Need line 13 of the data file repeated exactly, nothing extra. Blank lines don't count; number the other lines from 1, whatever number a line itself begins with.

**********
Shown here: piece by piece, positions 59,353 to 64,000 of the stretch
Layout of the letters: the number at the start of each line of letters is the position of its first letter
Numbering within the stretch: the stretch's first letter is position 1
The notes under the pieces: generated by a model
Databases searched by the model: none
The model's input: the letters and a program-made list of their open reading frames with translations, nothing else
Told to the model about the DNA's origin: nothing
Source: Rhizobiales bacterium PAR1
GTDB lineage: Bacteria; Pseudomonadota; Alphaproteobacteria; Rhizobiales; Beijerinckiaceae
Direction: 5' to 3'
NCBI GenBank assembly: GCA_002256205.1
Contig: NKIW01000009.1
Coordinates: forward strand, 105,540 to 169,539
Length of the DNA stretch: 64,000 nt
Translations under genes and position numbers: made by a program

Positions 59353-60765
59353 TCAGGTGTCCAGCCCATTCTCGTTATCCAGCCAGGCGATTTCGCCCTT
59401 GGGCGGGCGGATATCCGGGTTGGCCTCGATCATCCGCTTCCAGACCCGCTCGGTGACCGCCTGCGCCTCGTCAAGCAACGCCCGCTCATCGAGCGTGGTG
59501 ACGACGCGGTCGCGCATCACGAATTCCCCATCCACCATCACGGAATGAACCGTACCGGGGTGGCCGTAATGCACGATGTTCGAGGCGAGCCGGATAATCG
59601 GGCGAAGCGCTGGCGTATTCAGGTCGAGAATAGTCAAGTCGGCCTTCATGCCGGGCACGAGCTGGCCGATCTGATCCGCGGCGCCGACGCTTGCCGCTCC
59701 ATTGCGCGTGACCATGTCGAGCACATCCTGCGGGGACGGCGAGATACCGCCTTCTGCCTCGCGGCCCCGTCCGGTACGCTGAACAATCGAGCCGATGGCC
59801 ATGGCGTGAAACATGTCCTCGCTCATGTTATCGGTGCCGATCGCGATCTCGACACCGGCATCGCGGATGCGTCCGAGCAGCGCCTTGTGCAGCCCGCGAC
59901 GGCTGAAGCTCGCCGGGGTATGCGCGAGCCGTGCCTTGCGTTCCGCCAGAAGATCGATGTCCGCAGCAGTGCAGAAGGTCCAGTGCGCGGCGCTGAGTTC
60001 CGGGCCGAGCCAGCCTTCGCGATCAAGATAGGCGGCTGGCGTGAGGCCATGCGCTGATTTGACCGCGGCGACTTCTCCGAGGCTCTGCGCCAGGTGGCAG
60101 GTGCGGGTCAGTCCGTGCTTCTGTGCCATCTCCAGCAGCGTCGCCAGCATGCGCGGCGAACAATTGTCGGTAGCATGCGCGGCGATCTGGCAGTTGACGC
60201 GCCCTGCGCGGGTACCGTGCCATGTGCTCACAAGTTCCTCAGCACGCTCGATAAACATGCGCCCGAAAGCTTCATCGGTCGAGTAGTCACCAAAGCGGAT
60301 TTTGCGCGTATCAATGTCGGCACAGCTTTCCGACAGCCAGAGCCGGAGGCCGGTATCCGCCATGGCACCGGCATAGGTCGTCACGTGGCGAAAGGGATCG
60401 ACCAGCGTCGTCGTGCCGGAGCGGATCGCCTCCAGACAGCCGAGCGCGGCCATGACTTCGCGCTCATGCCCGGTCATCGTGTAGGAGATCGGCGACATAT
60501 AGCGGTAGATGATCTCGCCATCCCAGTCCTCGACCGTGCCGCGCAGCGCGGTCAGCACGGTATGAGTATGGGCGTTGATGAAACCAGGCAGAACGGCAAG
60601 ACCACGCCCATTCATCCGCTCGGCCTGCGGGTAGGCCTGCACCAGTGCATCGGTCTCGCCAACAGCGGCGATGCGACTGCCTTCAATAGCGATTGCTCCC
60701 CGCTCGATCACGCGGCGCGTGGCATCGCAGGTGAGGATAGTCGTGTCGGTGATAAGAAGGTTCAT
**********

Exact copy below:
Coordinates: forward strand, 105,540 to 169,539